Henson continued creating children's television, such as Fraggle Rock and the animated Muppet Babies. He also continued to sink into darker, mature themes with the folk tale and mythology-oriented show The Storyteller (1988), which won an Emmy for Outstanding Children's Program. The next year, he returned to television with The Jim Henson Hour, which mixed lighthearted Muppet fare with riskier material. The show was critically well-received and won him another Emmy for Outstanding Directing in a Variety or Music Program, but it was canceled after 13 episodes due to low ratings. Henson blamed its failure on NBC's constant rescheduling.[31]

In late 1989, Henson entered into negotiations to sell his company to The Walt Disney Company for almost $150 million, hoping that he would "be able to spend a lot more of my time on the creative side of things" with Disney handling business matters.[31] By 1990, he had completed production on the television special The Muppets at Walt Disney World and the Walt Disney World attraction Muppet*Vision 3D, and he was developing film ideas and a television series entitled Muppet High.[6]

Illness and death[edit]

On May 4, 1990, Henson appeared with Kermit on The Arsenio Hall Show, for what turned out to be his last television appearance. At the time, he disclosed to his publicist that he was tired and had a sore throat, but felt that it would soon go away.

On May 12, Henson traveled to Ahoskie, North Carolina, with his daughter Cheryl to visit his father and stepmother. While there, Henson consulted a local doctor for what appeared to be an influenza-like illness. They returned to their home in New York City the following day, and Henson cancelled a Muppet recording session that had been scheduled for May 14.[6] His estranged wife, Jane, came to visit that night. On May 15, Henson woke up at around 2:00 a.m. where he was having trouble breathing and began coughing up blood. He suggested to his wife that he might be dying, but he did not want to take time off from his schedule to visit a hospital. Two hours later, he finally agreed to be taken by taxi to the emergency room at New York Hospital in Manhattan. Shortly after admission, he stopped breathing, and an X-ray revealed that he had abscesses in his lungs as a result of a viral infection. Henson was placed on a ventilator, but he deteriorated over the next several hours, despite increasingly aggressive treatment with multiple antibiotics.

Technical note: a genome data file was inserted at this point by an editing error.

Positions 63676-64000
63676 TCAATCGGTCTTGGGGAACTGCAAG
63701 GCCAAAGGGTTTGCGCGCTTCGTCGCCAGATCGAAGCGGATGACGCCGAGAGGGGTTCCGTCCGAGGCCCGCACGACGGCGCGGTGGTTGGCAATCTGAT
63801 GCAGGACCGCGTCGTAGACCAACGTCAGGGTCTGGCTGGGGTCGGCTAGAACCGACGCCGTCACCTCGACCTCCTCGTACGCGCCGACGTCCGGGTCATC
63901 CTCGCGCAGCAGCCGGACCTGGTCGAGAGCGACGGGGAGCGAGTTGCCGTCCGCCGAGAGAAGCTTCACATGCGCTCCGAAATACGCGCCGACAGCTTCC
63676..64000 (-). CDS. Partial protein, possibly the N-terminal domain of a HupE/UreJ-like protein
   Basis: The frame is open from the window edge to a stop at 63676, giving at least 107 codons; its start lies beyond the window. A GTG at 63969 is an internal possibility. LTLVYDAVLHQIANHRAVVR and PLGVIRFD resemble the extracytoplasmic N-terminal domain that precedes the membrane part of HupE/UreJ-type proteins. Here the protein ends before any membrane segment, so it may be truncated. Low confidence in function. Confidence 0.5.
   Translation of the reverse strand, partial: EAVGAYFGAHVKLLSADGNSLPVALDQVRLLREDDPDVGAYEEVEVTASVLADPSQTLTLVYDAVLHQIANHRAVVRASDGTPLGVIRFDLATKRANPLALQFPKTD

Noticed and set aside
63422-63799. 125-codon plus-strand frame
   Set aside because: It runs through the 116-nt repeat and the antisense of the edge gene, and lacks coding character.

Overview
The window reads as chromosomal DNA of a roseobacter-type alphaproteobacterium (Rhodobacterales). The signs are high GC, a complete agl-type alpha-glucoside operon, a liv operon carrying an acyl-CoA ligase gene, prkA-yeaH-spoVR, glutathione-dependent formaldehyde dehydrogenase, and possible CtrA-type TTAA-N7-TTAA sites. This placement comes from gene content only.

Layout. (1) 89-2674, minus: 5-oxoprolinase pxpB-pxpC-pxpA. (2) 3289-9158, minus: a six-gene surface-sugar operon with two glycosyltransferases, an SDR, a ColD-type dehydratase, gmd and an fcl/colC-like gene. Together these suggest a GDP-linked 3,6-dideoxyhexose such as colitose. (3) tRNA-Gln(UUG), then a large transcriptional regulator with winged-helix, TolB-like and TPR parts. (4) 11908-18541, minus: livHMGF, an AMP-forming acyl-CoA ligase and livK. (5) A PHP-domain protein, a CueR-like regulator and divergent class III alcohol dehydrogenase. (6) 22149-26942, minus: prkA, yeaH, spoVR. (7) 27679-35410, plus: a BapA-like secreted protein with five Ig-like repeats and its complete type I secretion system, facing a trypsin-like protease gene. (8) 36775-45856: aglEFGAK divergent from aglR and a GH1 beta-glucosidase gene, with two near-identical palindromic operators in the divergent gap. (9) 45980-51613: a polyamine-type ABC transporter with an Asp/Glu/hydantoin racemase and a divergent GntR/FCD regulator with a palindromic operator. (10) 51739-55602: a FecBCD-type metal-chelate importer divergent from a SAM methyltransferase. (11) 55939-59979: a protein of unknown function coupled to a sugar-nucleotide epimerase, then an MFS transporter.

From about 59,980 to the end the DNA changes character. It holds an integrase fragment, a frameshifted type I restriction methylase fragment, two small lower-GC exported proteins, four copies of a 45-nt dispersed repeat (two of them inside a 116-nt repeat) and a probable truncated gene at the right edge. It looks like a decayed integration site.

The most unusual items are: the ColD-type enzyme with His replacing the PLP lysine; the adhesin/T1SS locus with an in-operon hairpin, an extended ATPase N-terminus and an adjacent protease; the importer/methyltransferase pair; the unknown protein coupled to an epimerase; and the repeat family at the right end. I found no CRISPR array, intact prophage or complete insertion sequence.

On the early morning of May 16, 1990, just over 20 hours after being admitted, Henson died at the age of 53 at the intensive care unit of New York Hospital. News of his sudden and unexpected death spread quickly and fans from around the world responded with tributes and condolences. Many of Henson's co-stars and directors from Sesame Street, the Muppets, and other works also shared their thoughts on his death.[32] Dr. David Gelmont, one of the doctors who treated Henson at New York Hospital, first announced that Henson had died from Streptococcus pneumoniae, an infection that causes bacterial pneumonia.[7] However, he confirmed on May 29 that Henson's cause of death was organ dysfunction resulting from streptococcal toxic shock syndrome caused by Streptococcus pyogenes.[3][4]

On May 21, Henson's public memorial service was conducted in Manhattan at the Cathedral of Saint John the Divine. Another was conducted on December 2 at St Paul's Cathedral in London. In accordance with Henson's wishes, no one in attendance wore black, and the Dirty Dozen Brass Band finished the service by performing "When the Saints Go Marching In". Harry Belafonte sang "Turn the World Around," a song that he had debuted on The Muppet Show, as each member of the congregation waved a brightly colored foam butterfly attached to a puppet performer's rod.[33][34] Later, Caroll Spinney walked onto the stage dressed as Big Bird and sang Kermit the Frog's signature song "Bein' Green".[35] Dave Goelz, Frank Oz, Kevin Clash, Steve Whitmire, Jerry Nelson, and Richard Hunt sang a medley of Jim Henson's favorite songs in their characters' voices, ending with a performance of "Just One Person".[36] The funeral was described by Life as "an epic and almost unbearably moving event."[19]